know that Jews have won a disproportionate number of Nobel Prizes.
But the mostWe striking disproportion is in the field of economics.
The first Nobel Prize in economics was awarded in 1969.
The most recent winner, in 2017, was Richard Thaler.
In total there have been 79 laureates, of whom 29 were Jews;
that is, over 36 per cent.
After reading the parasha of this week, parashat MIKETZ,
I believe that a reasonable case could be made that,
Joseph was the first economist.
It began with Joseph who, in this week’s parsha, became the world’s first economist.
Interpreting Pharaoh’s dreams,
he develops a theory of trade cycles,
seven fat years followed by seven
a cycle that still seems approximately to hold.
Joseph also intuited that when a head
of state dreams about cows and ears
of corn, he is probably unconsciously
thinking about macro-economics.
The disturbing nature of the dreams
suggested that G-d was sending an
advance warning of a “black swan,” a
rare phenomenon for which
conventional economics is
So, having diagnosed the problem,
he immediately proceeds to a solution:
use the good years to build up
resources for the lean times,
a sound instance of long-term
To my mind,
the most decisive single factor,
the great break of Judaism from the
ancient world of
magic, mystery and myth,
was the de-consecration of nature
that followed from the fact that
G-d created nature by an act of will,
and by making us in His image,
gave us too
the creative power of will.
That meant that for Jews,
holiness lies not in the way the world is but in the way it ought to be.
Poverty, disease, famine, injustice,
and the exploitation of the powerless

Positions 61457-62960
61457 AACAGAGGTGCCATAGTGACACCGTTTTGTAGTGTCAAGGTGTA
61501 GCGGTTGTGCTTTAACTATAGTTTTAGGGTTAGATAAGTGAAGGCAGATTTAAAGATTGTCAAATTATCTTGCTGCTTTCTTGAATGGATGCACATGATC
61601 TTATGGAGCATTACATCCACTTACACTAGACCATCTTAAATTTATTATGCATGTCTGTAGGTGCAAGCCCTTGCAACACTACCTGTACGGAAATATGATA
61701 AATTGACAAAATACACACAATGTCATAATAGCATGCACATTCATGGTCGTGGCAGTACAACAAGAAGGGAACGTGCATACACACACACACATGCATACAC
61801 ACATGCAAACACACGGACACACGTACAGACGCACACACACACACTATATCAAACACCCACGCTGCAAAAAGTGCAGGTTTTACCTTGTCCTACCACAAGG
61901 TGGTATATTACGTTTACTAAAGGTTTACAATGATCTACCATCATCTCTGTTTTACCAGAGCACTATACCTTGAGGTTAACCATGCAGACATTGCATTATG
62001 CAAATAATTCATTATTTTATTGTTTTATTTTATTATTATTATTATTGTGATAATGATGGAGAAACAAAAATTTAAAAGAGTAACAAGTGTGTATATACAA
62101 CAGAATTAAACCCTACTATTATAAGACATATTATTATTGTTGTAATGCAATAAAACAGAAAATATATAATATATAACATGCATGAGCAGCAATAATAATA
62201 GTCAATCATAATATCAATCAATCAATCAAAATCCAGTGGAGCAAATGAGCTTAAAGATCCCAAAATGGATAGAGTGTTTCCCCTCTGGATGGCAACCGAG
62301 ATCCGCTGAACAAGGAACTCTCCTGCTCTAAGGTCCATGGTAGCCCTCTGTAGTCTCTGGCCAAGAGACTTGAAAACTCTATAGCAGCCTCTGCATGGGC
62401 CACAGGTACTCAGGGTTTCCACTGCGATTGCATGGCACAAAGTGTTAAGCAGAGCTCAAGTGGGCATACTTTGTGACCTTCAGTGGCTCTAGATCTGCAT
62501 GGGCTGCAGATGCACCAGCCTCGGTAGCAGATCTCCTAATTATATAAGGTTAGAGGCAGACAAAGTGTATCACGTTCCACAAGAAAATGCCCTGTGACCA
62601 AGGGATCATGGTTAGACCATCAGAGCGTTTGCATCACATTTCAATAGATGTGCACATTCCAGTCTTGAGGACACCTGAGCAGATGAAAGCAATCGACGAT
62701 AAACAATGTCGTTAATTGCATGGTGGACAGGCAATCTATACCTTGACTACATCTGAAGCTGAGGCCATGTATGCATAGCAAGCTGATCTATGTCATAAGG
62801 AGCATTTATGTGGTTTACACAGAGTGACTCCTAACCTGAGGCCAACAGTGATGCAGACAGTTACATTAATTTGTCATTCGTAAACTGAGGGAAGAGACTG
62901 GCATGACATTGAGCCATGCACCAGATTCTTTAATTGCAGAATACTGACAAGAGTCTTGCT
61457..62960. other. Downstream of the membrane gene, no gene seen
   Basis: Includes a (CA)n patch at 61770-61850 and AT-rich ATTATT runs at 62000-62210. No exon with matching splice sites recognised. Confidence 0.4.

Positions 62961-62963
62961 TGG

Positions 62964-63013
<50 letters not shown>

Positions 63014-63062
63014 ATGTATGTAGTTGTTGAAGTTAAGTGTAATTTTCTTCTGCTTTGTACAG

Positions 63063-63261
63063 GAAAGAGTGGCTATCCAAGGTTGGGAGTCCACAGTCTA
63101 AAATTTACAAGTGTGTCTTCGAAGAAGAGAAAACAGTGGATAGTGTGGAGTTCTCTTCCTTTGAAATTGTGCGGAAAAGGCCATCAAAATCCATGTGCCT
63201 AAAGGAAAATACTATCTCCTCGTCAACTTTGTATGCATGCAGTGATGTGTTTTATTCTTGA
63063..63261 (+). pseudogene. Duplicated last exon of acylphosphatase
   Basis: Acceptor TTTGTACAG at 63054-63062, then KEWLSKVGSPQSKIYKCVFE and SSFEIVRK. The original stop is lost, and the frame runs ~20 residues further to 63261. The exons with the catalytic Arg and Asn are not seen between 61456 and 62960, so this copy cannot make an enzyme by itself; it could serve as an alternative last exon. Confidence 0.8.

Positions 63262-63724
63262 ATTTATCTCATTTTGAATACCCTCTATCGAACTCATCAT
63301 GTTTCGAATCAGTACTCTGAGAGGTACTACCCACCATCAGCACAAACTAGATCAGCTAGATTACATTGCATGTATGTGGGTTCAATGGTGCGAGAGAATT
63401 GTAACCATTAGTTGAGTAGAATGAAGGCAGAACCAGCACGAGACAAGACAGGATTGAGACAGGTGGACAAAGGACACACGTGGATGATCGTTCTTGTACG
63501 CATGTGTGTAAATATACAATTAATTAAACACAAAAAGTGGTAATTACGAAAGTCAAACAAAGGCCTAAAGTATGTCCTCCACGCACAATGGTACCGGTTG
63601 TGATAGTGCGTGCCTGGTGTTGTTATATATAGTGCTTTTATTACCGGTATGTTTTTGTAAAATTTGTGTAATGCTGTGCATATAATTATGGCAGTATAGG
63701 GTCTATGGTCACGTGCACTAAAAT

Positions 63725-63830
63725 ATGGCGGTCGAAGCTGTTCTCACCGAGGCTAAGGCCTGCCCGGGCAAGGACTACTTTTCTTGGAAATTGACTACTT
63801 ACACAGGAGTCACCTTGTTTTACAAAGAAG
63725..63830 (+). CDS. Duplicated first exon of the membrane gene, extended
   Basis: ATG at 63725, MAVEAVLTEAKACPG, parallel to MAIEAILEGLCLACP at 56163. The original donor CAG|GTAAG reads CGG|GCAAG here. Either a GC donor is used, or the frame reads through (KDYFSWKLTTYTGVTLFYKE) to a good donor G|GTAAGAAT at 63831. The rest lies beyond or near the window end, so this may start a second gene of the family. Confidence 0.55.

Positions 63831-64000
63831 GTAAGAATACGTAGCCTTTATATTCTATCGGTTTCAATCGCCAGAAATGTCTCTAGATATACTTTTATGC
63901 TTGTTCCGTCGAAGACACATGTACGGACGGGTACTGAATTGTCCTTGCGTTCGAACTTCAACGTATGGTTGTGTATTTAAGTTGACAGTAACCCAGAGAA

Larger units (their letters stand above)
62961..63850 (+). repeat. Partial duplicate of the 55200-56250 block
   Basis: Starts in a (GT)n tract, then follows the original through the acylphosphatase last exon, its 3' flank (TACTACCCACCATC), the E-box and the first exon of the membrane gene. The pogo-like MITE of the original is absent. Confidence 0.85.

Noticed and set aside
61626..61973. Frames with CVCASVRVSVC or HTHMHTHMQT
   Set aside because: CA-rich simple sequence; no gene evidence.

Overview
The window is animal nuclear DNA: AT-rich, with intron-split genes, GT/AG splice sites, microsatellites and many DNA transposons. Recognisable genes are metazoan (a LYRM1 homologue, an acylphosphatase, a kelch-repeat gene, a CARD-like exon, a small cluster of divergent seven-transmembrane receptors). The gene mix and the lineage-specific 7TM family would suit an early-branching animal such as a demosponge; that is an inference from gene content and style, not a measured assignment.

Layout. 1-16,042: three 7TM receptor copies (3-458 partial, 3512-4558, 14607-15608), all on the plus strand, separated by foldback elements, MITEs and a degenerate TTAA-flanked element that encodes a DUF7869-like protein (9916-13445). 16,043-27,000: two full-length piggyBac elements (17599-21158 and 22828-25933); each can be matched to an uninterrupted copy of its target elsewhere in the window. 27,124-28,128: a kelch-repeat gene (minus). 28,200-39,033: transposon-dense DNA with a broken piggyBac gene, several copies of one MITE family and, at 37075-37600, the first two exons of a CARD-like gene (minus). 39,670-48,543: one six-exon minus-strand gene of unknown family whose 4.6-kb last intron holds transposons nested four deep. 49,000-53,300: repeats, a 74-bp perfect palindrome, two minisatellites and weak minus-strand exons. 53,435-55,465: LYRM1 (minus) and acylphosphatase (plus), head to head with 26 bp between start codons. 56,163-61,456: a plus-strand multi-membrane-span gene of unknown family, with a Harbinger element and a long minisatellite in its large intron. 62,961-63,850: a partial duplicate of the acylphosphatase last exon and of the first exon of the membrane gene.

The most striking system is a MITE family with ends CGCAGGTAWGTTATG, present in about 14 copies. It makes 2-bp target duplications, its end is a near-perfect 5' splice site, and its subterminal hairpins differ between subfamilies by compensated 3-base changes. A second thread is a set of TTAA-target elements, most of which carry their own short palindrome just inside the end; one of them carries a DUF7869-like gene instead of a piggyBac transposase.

by the powerful,
are not the will of G-d.
They may be part of human nature,
but we have the power to rise above
G-d wants us not to accept but to
heal, to cure, to prevent.
So Jews have tended to become, out
of all proportion to their numbers,
• Lawyers fighting injustice,
• doctors fighting disease,
• teachers fighting ignorance,
• economists fighting poverty and
• agricultural technologists finding
new ways to grow food in environments where it has never grown before.
(especially in modern Israel)
All of this is brilliantly portrayed in this week’s parsha.
First Joseph diagnoses the problem.
There will be a famine lasting seven years.
It is what he does next that is world
He sees this not as a fate to be endured but as a problem to be solved.
Then, without fuss, he solves it, saving a whole region from death by starvation.
What can be changed need not be endured.
Human suffering is not a fate to be borne, but a challenge to be overcome.
This is Joseph’s life-changing idea.
What can be healed is not holy. G-d does not want us to accept poverty and pain but to cure them.